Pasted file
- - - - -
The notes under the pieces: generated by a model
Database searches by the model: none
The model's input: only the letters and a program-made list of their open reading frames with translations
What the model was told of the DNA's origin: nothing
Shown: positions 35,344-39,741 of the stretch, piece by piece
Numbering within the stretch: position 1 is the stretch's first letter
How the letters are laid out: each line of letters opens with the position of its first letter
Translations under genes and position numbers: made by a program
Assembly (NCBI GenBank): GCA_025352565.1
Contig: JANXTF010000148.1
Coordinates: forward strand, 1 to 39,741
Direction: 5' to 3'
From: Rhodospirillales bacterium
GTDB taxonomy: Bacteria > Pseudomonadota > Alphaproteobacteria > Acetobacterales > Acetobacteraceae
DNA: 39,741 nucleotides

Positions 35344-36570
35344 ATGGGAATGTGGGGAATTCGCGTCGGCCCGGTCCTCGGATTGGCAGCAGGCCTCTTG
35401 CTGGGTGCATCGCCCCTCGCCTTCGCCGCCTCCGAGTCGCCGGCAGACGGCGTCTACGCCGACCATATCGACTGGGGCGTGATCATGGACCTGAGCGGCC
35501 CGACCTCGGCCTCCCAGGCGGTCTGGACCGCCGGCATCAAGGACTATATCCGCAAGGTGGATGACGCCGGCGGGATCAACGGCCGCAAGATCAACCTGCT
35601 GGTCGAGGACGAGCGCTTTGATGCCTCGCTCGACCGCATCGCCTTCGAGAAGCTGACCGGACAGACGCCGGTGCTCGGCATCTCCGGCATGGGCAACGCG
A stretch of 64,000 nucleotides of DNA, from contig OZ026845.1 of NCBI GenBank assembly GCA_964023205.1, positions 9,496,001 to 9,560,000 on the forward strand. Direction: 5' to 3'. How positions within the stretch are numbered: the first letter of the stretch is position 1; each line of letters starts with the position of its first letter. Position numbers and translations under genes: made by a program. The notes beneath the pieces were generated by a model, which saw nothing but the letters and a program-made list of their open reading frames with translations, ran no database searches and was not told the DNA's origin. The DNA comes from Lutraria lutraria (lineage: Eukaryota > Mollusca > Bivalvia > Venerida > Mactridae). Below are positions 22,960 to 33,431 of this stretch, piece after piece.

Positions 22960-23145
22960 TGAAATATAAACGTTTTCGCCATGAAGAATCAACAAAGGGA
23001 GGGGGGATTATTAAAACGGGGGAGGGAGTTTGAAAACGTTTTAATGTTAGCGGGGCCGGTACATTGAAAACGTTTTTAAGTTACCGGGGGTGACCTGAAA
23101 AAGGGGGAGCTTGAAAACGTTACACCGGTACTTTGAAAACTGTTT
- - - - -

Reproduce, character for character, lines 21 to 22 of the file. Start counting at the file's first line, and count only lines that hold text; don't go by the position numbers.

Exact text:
A stretch of 64,000 nucleotides of DNA, from contig OZ026845.1 of NCBI GenBank assembly GCA_964023205.1, positions 9,496,001 to 9,560,000 on the forward strand. Direction: 5' to 3'. How positions within the stretch are numbered: the first letter of the stretch is position 1; each line of letters starts with the position of its first letter. Position numbers and translations under genes: made by a program. The notes beneath the pieces were generated by a model, which saw nothing but the letters and a program-made list of their open reading frames with translations, ran no database searches and was not told the DNA's origin. The DNA comes from Lutraria lutraria (lineage: Eukaryota > Mollusca > Bivalvia > Venerida > Mactridae). Below are positions 22,960 to 33,431 of this stretch, piece after piece.

Positions 22960-23145